5 Dangerous Complications of Untreated Graves’ Disease

Left untreated, Graves’ disease can result in eye and skin conditions. Learn how to spot and treat them

The most common cause of hyperthyroidism (overactive thyroid) in the United States, Graves’ disease is a condition where the immune system attacks the thyroid, causing the gland to overproduce thyroid hormone, according to the National Institute of Diabetes and Digestive and Kidney Diseases. This can lead to heat intolerance, unintended weight loss, and sleep problems, among other symptoms.

After you’ve been diagnosed with Graves’ disease, it’s important to follow your doctor’s treatment regimen. If it isn’t managed correctly, Graves’ can lead to complications affecting many parts of the body, from the eyes and skin to the heart and bones.

Here are a few potentially dangerous complications, plus how you can reduce your risk.

1. Graves’ eye disease

According to the American Thyroid Association (ATA), about one third of people with Graves’ disease experience Graves’ eye disease, also called Graves’ opthalmopathy or thyroid eye disease, which is when the immune system attacks the tissues and muscles around the eyes. “Thyroid stimulating hormone receptors are also present on the cells behind the eyes,” explains Alexandra Mikhael, MD, an endocrinologist at Cleveland Clinic.

Graves’ eye disease is linked to the same autoimmune process that causes Graves’ disease itself , not by an overproduction of thyroid hormone. (Treating Graves’ disease, for example, won’t resolve Graves’ eye disease.) That said, Graves’ eye disease most often develops in people with hyperthyroidism. 

Symptoms include eyes that appear to bulge out and are dry, irritated, and sensitive to light. People may also experience pain or pressure in the eyes and double vision. Left untreated, swelling can sometimes compress the optic nerve and potentially lead to vision loss.

Doctors usually first treat Graves’ eye disease with antithyroid drugs or surgery to remove the thyroid gland, but these treatments don’t always improve symptoms, says Dr. Mikhael. “Symptoms may initially worsen with treatment of Graves’ disease for the first three to six months, then stay stable and eventually improve,” she says. 

Another common treatment for Graves’ disease, radioactive iodine therapy, can make Graves’ eye disease worse in some people, so it’s usually not a first-line therapy, she adds. It is recommended sometimes alongside steroids, though, in people with a mild form of the condition.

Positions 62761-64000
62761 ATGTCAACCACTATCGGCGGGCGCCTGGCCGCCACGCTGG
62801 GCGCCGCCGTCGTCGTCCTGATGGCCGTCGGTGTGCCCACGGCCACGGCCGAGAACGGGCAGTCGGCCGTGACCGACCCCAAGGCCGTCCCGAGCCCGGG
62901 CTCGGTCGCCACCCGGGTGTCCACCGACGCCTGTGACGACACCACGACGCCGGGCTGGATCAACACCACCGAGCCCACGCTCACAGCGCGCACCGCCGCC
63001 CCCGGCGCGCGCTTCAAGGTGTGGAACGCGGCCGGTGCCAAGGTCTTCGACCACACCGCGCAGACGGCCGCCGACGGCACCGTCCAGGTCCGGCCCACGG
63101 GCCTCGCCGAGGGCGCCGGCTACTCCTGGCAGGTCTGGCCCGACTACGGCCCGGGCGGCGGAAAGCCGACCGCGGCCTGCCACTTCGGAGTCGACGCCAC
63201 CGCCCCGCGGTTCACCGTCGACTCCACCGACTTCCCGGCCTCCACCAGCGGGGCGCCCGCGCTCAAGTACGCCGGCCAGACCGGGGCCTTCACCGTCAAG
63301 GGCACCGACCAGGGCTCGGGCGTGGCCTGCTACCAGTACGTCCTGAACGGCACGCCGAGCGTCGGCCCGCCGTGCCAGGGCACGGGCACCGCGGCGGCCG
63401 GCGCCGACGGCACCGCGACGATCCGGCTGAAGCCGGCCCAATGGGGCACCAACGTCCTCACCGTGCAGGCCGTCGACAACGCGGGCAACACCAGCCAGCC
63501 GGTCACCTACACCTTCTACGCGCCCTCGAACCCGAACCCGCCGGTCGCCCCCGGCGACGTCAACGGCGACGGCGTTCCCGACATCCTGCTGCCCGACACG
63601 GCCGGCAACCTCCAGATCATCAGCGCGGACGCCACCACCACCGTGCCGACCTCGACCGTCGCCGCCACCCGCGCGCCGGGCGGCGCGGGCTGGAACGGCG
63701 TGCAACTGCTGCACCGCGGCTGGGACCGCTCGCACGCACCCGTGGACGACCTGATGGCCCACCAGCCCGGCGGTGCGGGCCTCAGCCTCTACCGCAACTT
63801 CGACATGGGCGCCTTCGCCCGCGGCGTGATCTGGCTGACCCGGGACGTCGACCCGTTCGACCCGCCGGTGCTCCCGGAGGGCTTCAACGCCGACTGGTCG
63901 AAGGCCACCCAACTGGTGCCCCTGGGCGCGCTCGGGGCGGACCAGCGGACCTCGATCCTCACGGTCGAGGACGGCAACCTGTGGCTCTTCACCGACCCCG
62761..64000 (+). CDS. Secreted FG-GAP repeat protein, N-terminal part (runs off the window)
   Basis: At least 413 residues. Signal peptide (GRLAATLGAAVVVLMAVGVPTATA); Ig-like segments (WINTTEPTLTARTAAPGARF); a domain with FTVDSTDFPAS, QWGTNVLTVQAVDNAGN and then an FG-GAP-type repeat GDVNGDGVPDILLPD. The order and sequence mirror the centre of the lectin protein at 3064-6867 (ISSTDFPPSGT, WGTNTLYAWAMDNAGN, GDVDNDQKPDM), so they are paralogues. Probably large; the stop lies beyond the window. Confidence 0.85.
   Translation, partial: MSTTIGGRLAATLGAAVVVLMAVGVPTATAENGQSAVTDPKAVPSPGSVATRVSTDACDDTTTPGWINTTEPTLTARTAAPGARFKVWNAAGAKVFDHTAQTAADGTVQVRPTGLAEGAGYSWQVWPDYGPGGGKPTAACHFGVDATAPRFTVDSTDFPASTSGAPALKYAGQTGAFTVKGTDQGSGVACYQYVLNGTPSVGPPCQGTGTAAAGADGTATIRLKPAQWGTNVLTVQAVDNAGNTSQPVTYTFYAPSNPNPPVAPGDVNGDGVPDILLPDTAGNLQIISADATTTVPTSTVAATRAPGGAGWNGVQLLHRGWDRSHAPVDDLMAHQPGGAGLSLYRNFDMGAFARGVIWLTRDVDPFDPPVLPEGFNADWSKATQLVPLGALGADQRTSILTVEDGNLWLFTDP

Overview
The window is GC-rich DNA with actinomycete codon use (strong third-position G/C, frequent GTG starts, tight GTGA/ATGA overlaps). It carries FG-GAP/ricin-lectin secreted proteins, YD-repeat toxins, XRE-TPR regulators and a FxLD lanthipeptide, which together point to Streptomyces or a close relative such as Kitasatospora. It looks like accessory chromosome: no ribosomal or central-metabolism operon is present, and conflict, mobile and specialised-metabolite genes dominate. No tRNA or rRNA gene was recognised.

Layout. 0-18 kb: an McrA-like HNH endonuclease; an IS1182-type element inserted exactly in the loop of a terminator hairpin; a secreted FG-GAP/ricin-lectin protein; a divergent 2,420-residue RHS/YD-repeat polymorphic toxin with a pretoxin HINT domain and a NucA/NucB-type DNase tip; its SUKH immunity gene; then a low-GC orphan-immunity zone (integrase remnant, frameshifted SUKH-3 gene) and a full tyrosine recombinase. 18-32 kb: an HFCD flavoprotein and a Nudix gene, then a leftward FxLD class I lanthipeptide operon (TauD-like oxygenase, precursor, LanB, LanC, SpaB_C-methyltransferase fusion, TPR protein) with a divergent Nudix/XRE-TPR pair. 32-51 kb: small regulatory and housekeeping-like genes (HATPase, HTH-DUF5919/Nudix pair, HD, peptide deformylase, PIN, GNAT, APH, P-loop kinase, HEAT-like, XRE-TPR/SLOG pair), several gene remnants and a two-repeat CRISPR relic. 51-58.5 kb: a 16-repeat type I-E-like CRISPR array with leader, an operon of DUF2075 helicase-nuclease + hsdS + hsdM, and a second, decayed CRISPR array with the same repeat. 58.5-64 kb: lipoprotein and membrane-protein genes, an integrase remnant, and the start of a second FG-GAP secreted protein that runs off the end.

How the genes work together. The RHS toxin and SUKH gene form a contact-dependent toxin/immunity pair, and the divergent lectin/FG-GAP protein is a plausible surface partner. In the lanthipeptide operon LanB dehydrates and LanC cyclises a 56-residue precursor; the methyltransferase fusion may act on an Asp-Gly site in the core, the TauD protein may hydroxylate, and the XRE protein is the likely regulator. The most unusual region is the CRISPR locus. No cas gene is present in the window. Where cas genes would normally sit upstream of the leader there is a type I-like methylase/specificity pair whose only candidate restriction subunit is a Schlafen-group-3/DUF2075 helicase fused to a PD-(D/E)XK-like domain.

To relieve symptoms of mild Graves’ eye disease, your endocrinologist and/or ophthalmologist may recommend: 

  • Using lubricating eye drops 
  • Wearing sunglasses if your eyes are sensitive to light
  • Wearing special glasses to correct double vision
  • Raising your head when you sleep at night to relieve swelling
  • Using cold compresses on your eyes

More serious cases may require medication. Severe cases, which can lead to vision loss, may require surgery to the eyelids (to help reduce the startled appearance that sometimes develops), eye muscles, or bone structure between the eye socket and sinuses. Mikhael estimates that about 5 percent [of people with Graves’ eye disease] have moderate to severe ophthalmopathy that causes serious vision problems. 

2. Skin problems

Some people with Graves’ disease develop Graves’ dermopathy, a condition where the skin on the shins and sometimes the tops of the feet becomes red, thick, and swollen. Also known as pretibial myxedema, most people with the condition also develop Graves’ eye disease. 

Similar to Graves’ eye disease, Graves’ dermopathy is caused by an autoimmune process that results in inflammation, causing accumulation of proteins in the skin, explains Mikhael. This means Graves’ dermopathy may not occur at the same time as Graves’ disease itself.  

When Graves’ dermopathy does occur, it’s usually mild and goes away on its own within a year or two. But it can sometimes be painful and require treatment. Your doctor may recommend wearing compression socks. 

For more severe cases, topical steroids often improve the skin lesions within a few weeks. Physical therapy can help improve lymphedema, or swelling due to a buildup of lymphatic fluid, says Mikhael. 

3. Thyroid storm

Thyroid storm is a rare but life-threatening condition that can occur when Graves’ disease symptoms suddenly flare up. “It develops in patients with long-standing hyperthyroidism,” says Mikhael. It’s usually due to serious stress on the body, such as a heart attack or infection, but it can also occur following radioactive iodine therapy for hyperthyroidism or due to irregular use of antithyroid medications, she explains.